Dueling Fools: Borders Bear

Before I tell you why I'm a bear on Borders Group (NYSE: BGP  ) , let me tell you a quick story.

My wife and I visited our local Barnes & Noble (NYSE: BKS  ) last week. People filled the aisles and chairs and the Starbucks coffee percolated. We went on separate adventures and rendezvoused an hour later, each carrying our load of books. Then we looked at each other and decided we could save money by ordering them from Amazon.com (Nasdaq: AMZN  ) .

I don't know exactly how many people do this very same thing, but I watched the line for the register for quite a while and wondered why I didn't see many people checking out. This may not be happening at Borders and I am not going to extrapolate my experience, but it makes me wonder, because I can't be the only one to act this way.

It's not a bargain
When a retailer has a price-to-sales ratio of 0.47, the first thing I think is, "This is a potential bargain." With my appetite whetted, I look for additional clues to see if the stock is a value or a value trap.

A price-to-sales ratio much less than 1 implies that sales do not create value. Borders is no exception, as seen from the operating margin and return on invested capital (ROIC) data below.

FY2002

FY2003

FY2004

FY2005

FY2006

FY2007

Operating Margins

5.6%

5.7%

5.7%

5.7%

4.4%

1.2%

ROIC

12.7%

11.7%

11.2%

11.5%

9.4%

5.0%

FY ending stock price

$23.73

$15.42

$21.61

$25.80

$24.28

$21.29

Author's calculations

The only way to get the ratio up is to turn things around and get the operating margin going in the right direction. If capital is allocated Foolishly during the process, then the ROIC should rise as well. Getting ROIC back up to pre-2006 levels will mean the company is creating value again. Can Borders do that? Color me unsure.

Some performance data from the latest earnings release make me think Borders has lost its bookmark. The average ticket at its superstores increased 2% and the units per transaction 4%. But paying customers decreased 4%. So even with its loyalty program, fewer customers made purchases. And with all the promotions, the ones that did buy more books generated lower operating margins. Sorry, folks -- that's not good.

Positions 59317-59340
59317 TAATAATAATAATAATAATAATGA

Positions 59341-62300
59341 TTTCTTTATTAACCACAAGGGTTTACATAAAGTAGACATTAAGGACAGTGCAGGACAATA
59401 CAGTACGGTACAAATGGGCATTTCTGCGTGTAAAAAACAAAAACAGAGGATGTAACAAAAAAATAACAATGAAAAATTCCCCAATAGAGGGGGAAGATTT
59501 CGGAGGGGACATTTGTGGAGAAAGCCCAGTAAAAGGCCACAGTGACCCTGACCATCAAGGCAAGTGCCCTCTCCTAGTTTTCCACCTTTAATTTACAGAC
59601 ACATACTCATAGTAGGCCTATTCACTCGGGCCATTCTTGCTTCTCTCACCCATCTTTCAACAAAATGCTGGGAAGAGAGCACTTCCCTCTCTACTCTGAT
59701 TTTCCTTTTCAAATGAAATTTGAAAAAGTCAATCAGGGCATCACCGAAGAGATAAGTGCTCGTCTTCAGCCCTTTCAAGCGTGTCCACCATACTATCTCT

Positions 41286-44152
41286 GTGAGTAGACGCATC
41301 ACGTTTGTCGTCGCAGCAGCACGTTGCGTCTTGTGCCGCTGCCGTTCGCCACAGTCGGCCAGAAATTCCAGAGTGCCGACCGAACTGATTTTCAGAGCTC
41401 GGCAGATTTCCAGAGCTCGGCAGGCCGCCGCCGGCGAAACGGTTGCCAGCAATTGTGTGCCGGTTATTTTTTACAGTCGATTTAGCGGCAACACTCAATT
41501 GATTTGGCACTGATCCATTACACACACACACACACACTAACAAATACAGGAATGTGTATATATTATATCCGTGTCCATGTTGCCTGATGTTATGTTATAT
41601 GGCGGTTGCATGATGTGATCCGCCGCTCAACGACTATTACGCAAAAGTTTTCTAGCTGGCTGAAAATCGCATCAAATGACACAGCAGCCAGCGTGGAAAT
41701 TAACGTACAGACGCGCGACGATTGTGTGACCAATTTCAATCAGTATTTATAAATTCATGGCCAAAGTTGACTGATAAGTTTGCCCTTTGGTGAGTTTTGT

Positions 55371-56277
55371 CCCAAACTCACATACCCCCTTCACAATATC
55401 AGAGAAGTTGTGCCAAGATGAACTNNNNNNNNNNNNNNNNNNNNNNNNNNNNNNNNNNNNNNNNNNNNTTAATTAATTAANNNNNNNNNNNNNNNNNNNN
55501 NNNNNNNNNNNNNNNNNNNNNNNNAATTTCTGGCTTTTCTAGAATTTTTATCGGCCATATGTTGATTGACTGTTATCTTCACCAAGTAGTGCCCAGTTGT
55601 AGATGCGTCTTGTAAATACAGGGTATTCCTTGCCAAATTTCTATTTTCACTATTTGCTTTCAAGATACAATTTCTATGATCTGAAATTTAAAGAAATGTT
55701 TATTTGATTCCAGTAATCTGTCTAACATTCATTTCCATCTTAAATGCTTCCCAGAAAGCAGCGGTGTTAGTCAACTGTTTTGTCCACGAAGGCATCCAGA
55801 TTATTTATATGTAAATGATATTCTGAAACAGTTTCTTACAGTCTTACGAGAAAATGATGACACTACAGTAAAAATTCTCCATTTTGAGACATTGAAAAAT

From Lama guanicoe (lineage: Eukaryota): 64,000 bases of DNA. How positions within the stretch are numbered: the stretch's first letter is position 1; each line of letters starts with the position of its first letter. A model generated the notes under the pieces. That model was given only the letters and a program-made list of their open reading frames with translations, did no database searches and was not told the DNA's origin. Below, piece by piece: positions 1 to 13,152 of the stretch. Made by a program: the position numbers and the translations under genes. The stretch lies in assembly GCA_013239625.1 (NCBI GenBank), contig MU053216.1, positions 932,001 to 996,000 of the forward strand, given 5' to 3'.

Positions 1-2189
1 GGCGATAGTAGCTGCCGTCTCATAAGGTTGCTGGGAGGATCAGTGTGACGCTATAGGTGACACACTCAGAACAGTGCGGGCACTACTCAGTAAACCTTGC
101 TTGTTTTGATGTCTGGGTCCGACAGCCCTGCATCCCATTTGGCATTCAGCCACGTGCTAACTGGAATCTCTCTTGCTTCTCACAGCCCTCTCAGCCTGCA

Sure, the company is revamping the program to get more of its loyal customers through the doors and making more purchases, but it has to make profitable sales along the way. Otherwise, the customer is capturing more of the value than shareholders are. That's not the way to generate blockbuster returns.

In March, Borders announced that its new, proprietary e-commerce site, Borders.com, will be ready in early 2008. How am I supposed to get excited about a "new" book-selling site that's still a year away? Isn't that why I go to Amazon.com right now: because it already has a very, very good website? This seems too little, too late.

Strategic initiatives
Back in March, the company laid out its goal of reaching "EBIT margins of 5% to 6%" at its superstores. Superstores are the focus right now as the company gets back to its core -- its words, not mine. So let's say that Borders does earn 5%-6% operating margins; how much will the market be willing to pay for those shares? If we go back to the table above and use those year-end prices as a very rough guide, I would say not more than the price being offered today. That's because I think the market is already looking ahead and pricing the company as if it's already accomplished those goals. So why would I want to invest in a company that, by 2009, will finally get things back on track and yet not have much of a chance to earn any returns along the way? That's right, I won't. I don't think an investment in Borders is a good one.

I'm not buying
There's certainly plenty of pessimism surrounding the company, and that usually leads to lower prices. But the stock price hasn't dropped nearly far enough to turn the page and purchase shares. To summarize, I think the company gives away too much value to customers because the industry is so competitive -- besides Barnes & Noble and Amazon, let's not forget Books-A-Million (Nasdaq: BAMM  )  and plenty of mom-and-pop bookstores. And since I think the stock market already seems to be pricing in a successful turnaround, there's doesn't seem to be any upside for my benefit.

Sorry, folks -- I love the books, but I don't like the bookseller. I'll pass.

You're not quite done yet! If you missed the bull's argument, it's here. If you've already read everything, cast your vote for the winner here.

Borders Group is a Motley Fool Inside Value recommendation. To get Philip Durell's thoughts on why, all you have to do is click on this link to take your free 30-day trial.

Retail editor and Inside Value team member David Meier is ranked 1,168 out of 29,570 in CAPS and does not own shares in any of the companies mentioned. You can view his TMF profile here. The Fool takes its disclosure policy very seriously.


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